One of the things that I really miss – especially in Ibiza – is the outdoor clubbing. In the 90s and even 2000s that was always such a magical aspect of going there: to listen to incredible music on a beach, or in a club terrace in the sunshine. Now there are so many more restrictions that there are only a handful of places with a license to do it, and even those have to close pretty early. That’s definitely something I would like to rekindle… but realistically I can’t see it happening. I think that’s why other places in Europe have really come into their own in terms of hosting amazing parties over the last few years.
Aside from your work as an artist, you’re also helping train the next generation of talent with the Toolroom Academy! Having launched in 2015, can you speak to the growth of the program and how you stay on top of the ever-changing scene?
The Academy is an increasingly important aspect of our business. It’s grown really quickly, and the feedback we get from students is amazing. I think one of the reason’s it’s been so successful is, of course, the quality of the tutors, but also the specificity of what we teach there. We’re not just teaching people how to make house music, we’re cultivating a very specific sound, which is something Toolroom’s been doing for the last 15 years. We’ve always been very consistent with the kind of records we’ve released, so have built up a really loyal following on fans. The same goes for the academy, so it’s less about staying on top of different sounds in the scene, and more about focusing on what we do well.
With Toolroom Trax, Toolroom Longplay, and the main Toolroom label, how do you manage it on the back end? Is it strictly demo submissions and label talent? How do you cultivate the sound your famous for?
We rarely sign unsolicited demos these days as we have a fantastic family of producers who we work with regularly, however, we do listen to everything we get sent, so it does happen occasionally that we’ll hear something that blows us away. Myself and the A&R team have pretty clear ideas of the kind of music that’s right for us, but I’m not sure I could explain exactly what that is… otherwise, we’d all be out of a job!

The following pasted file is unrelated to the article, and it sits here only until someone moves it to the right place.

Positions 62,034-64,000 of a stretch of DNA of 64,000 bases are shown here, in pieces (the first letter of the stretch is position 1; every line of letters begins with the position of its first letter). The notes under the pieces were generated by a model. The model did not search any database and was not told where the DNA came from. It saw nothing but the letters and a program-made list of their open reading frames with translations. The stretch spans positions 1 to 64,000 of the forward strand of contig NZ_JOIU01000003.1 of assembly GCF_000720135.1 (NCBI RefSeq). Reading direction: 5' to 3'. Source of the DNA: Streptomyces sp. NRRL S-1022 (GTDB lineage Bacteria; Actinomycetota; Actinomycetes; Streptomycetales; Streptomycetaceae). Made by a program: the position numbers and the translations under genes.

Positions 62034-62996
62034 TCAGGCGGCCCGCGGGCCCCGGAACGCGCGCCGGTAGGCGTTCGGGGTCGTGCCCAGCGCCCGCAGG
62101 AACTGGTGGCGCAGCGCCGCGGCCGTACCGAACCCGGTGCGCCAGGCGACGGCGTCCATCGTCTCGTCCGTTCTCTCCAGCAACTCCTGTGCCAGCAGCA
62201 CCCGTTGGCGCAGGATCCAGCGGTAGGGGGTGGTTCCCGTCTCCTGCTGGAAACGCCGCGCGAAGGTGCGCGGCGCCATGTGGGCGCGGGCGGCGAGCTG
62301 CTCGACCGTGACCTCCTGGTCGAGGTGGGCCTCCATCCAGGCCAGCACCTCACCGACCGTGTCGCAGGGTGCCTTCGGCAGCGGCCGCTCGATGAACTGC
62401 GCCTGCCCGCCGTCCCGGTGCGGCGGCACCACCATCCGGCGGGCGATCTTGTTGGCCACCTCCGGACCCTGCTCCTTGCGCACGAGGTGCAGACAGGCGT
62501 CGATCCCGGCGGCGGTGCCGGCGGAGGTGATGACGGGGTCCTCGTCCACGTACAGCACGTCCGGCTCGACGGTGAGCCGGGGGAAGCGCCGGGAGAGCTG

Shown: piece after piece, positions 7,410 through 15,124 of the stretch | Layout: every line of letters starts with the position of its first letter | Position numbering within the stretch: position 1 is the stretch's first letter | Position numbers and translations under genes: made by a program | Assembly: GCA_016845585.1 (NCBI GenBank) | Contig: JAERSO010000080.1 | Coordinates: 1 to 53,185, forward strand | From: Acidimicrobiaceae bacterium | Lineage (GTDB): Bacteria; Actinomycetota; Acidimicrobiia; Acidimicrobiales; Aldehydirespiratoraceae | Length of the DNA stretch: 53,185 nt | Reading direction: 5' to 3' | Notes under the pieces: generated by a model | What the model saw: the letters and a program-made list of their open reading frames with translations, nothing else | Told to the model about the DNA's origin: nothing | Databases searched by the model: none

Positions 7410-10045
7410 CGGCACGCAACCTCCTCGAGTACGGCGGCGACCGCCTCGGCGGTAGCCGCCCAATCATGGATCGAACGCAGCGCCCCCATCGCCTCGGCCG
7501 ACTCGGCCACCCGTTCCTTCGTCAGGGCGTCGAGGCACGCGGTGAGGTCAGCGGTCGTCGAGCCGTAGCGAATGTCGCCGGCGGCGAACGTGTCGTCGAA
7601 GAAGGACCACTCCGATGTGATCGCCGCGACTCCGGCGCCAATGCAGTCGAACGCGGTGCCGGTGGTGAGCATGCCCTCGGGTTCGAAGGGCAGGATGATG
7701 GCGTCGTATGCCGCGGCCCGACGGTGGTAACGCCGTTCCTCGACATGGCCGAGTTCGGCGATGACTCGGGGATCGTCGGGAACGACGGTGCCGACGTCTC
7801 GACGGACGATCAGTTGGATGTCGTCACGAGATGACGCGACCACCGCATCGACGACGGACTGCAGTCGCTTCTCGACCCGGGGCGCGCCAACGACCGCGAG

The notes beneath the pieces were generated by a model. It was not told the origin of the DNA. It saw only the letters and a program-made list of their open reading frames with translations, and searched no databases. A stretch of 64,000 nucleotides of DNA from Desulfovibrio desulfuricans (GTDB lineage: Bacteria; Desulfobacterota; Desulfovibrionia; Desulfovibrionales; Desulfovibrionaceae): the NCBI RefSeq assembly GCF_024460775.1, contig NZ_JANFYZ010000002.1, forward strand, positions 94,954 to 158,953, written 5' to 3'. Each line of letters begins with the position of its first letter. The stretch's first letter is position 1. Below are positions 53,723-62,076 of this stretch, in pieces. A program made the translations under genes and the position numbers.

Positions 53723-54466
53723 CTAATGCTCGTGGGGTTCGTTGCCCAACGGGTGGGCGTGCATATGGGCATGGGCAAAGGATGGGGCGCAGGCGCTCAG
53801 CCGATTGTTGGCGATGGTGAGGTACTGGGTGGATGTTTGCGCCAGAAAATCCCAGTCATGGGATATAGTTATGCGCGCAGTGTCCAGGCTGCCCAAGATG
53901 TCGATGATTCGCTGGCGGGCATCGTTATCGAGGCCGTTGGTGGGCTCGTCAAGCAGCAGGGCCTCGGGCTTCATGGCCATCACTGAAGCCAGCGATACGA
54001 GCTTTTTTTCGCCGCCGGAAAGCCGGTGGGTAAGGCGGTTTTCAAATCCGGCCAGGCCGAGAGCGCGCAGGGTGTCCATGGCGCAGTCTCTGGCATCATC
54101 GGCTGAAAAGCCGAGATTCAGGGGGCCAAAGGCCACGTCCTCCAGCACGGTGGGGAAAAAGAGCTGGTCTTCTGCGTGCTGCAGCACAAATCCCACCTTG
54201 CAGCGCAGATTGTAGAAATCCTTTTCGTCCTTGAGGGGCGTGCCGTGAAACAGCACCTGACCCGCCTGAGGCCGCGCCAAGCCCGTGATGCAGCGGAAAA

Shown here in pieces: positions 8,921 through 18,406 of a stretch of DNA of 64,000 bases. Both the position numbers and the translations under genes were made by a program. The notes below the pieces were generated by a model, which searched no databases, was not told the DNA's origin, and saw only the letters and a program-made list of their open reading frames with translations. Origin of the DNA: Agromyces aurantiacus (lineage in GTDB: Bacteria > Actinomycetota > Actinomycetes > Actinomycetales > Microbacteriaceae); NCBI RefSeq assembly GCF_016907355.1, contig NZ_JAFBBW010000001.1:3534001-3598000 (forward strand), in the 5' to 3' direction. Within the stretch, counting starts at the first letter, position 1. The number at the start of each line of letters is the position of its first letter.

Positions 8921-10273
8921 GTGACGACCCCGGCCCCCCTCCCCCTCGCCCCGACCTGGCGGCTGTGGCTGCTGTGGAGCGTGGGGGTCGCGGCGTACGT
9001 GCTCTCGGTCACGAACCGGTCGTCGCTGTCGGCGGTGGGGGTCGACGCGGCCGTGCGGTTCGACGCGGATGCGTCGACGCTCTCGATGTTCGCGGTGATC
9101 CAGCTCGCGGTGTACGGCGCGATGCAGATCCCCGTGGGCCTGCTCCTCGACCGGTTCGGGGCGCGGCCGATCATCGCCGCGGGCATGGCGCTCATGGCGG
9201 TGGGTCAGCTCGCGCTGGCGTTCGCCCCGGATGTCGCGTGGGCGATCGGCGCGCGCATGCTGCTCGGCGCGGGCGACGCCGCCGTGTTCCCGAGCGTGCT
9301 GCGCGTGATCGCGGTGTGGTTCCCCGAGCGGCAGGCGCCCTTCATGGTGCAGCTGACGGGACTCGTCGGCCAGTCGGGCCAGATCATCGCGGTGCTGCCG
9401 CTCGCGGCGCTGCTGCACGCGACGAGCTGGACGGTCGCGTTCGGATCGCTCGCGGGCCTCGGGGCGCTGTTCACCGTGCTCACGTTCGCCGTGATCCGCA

Given the broad overview you have, especially combined with the Toolroom enterprise, is there a specific challenge you see facing the electronic music industry that you don’t feel gets enough attention or discussion?
I think the biggest challenge is to stay ahead of the curve in terms of the changing musical landscape: to anticipate changes and be in a position where you can adapt the business accordingly, which is exactly what we’ve done with the Academy and our various label partnerships.
Finally, do you sense that the era of the producer is taking over performance arts as a DJ? If so, how do tastemaking DJs continue to showcase the craft of track selection and mixing?
I think the two things are so tightly linked now that it’s hard to imagine one without the other. There are a few DJs who don’t produce, but they are few and far between. I do strongly believe though that longer sets would allow DJs more freedom to experiment and really push the boundaries of what’s possible, with the music they play and how they play it.
As a DJ, your job is to make sure people have a good time and go away happy, however, if you’re only playing for an hour or an hour and a half, you’re pretty limited in how much you can experiment. People come expecting to hear a certain sound or certain records, and you don’t want to disappoint them. But if you play for three hours or more, then you can play the records they want to hear, but also take them on little musical digressions as well.